218. IX. THE INTELLIGENCE OF WOMEN IS IN ITSELF MODEST, ELEGANT, PACIFIC, YIELDING, SOFT, TENDER; BUT THE INTELLIGENCE OF MEN IN ITSELF IS GRAVE, HARSH, HARD, DARING, FOND OF LICENTIOUSNESS. That such is the characteristic distinction of the woman and the man, is very evident from the body, the face, the tone of voice, the conversation, the gesture, and the manners of each: from the BODY, in that there is more hardness in the skin and flesh of men, and more softness in that of women; from the FACE, in that it is harder, more fixed, harsher, of darker complexion, also bearded, thus less beautiful in men; whereas in women it is softer, more yielding, more tender, of fairer complexion, and thence more beautiful; from the TONE OF VOICE, in that it is deeper with men, and sweeter with women; from the CONVERSATION in that with men it is given to licentiousness and daring, but with women it is modest and pacific; from the GESTURE, in that with men it is stronger and firmer, whereas with women it is more weak and feeble; from the MANNERS, in that with men they are more unrestrained, but with women more elegant. How far from the very cradle the genius of men differs from that of women, was discovered to me clearly from seeing a number of boys and girls met together. I saw them at times through a window in the street of a great city, where more than twenty assembled every day. The boys, agreeably to the disposition born with them, in their pastimes were tumultuous, vociferous, apt to fight, to strike, and to throw stones at each other; whereas the girls sat peaceably at the doors of the houses, some playing with little children, some dressing dolls or working on bits of linen, some kissing each other; and to my surprise, they still looked with satisfaction at the boys whose pastimes were so different from their own. Hence I could see plainly, that a man by birth is understanding, and a woman, love; and also the quality of understanding and of love in their principles; and thereby what would be the quality of a man's understanding without conjunction with female love, and afterwards with conjugial love.

219. X. WIVES ARE IN NO EXCITATION AS MEN ARE; BUT THEY HAVE A STATE OF PREPARATION FOR RECEPTION. That men have semination and consequent excitation, and that women have not the latter because they have not the former, is evident, but that women have a state of preparation for reception, and thus for conception, I relate from what has been told me; but what the nature and quality of this state with the women is, I am not allowed to describe; besides, it is known to them alone: but whether their love, while they are in that state, is in the enjoyment of its delight, or in what is undelightful, as some say, they have not made known. This only is generally known, that it is not allowed the husband to say to the wife, that he is able and not willing: for thereby the state of reception is greatly hurt, which is prepared according to the state of the husband's ability.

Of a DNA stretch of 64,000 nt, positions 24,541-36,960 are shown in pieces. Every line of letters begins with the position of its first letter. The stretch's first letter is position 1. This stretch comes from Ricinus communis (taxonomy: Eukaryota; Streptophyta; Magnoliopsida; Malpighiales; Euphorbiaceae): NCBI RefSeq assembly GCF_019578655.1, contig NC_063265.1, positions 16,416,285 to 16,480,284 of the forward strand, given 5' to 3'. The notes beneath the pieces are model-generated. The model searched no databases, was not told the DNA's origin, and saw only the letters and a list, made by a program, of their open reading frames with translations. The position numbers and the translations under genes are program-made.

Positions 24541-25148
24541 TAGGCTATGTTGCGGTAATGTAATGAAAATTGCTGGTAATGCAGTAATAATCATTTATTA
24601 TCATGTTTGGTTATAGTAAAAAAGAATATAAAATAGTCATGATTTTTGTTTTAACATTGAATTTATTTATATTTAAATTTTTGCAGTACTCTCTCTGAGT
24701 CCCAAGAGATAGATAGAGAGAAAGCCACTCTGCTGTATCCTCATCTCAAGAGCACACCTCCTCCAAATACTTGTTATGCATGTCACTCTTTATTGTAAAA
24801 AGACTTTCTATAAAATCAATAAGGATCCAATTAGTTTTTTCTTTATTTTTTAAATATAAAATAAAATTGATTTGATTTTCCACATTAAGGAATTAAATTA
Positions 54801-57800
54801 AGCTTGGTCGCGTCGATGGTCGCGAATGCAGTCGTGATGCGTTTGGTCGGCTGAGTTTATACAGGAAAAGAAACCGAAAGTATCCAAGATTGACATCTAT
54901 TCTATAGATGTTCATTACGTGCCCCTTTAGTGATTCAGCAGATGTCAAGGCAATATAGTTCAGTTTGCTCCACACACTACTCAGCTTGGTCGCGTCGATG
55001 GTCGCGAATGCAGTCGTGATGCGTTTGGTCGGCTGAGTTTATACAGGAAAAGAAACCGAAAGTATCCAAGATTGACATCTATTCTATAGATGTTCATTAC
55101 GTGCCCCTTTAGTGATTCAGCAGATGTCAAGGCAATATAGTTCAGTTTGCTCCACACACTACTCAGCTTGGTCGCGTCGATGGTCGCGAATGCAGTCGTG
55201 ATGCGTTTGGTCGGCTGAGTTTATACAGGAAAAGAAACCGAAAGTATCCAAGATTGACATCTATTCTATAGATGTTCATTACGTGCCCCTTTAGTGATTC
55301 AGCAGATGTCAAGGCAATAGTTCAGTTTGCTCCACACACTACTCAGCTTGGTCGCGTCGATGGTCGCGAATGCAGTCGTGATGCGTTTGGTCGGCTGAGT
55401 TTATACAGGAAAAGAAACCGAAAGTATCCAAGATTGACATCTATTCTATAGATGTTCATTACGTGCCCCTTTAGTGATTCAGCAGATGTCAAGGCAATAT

220. XI. MEN HAVE ABUNDANT STORE ACCORDING TO THE LOVE OF PROPAGATING THE TRUTHS OF WISDOM, AND TO THE LOVE OF DOING USES. This position is one of the arcana which were known to the ancients, and which are now lost. The ancients knew that everything which was done in the body is from a spiritual origin: as that from the will, which in itself is spiritual, actions flow; that from the thought, which also is spiritual, speech flows; also that natural sight is grounded in spiritual sight, which is that of the understanding; natural hearing in spiritual hearing, which is attention of the understanding and at the same time accommodation of the will; and natural smelling in spiritual smelling, which is perception; and so forth: in like manner they saw that semination with men is from a spiritual origin. That it is from the truths of which the understanding consists, they concluded from several deductions both of reason and of experience; and they asserted, that nothing is received by males from the spiritual marriage, which is that of good and truth, and which flows into everything in the universe, but truth, and whatever has relation to truth; and that this in its progress into the body is formed into seed; and that hence it is, that seeds spiritually understood are truths. As to formation, they asserted, that the masculine soul, as being intellectual, is thus truth; for the intellectual principle is nothing else; wherefore while the soul descends, truth also descends: that this is effected by this circumstance, that the soul, which is the inmost principle of every man (homo) and every animal, and which in its essence is spiritual, from an implanted tendency to self-propagation, follows in the descent, and is desirous to procreate itself; and that when this is the case, the entire soul forms itself, and clothes itself, and becomes seed: and that this may be done thousands of times, because the soul is a spiritual substance, which is not a subject of extension but of impletion, and from which no part can be taken away, but the whole may be produced, without any loss thereof: hence it is, that it is as fully present in the smallest receptacles, which are seeds, as in its greatest receptacle, the body. Since therefore the principle of truth in the soul is the origin of seed, it follows, that men have abundant store according to their love of propagating the truths of their wisdom: it is also according to their love of doing uses; because uses are the goods which truths produce. In the world also it is well known to some, that the industrious have abundant store, but not the idle. I inquired, "How is a feminine principle produced from a male soul?" and I received for answer, that it was from intellectual good; because this in its essence is truth: for the intellect can think that this is good, thus that it is true that it is good. It is otherwise with the will: this does not think what is good and true, but loves and does it. Therefore in the Word sons signify truths, and daughters goods, as may be seen above, n. 120; and seed signifies truth, as may be seen in the APOCALYPSE REVEALED, n. 565.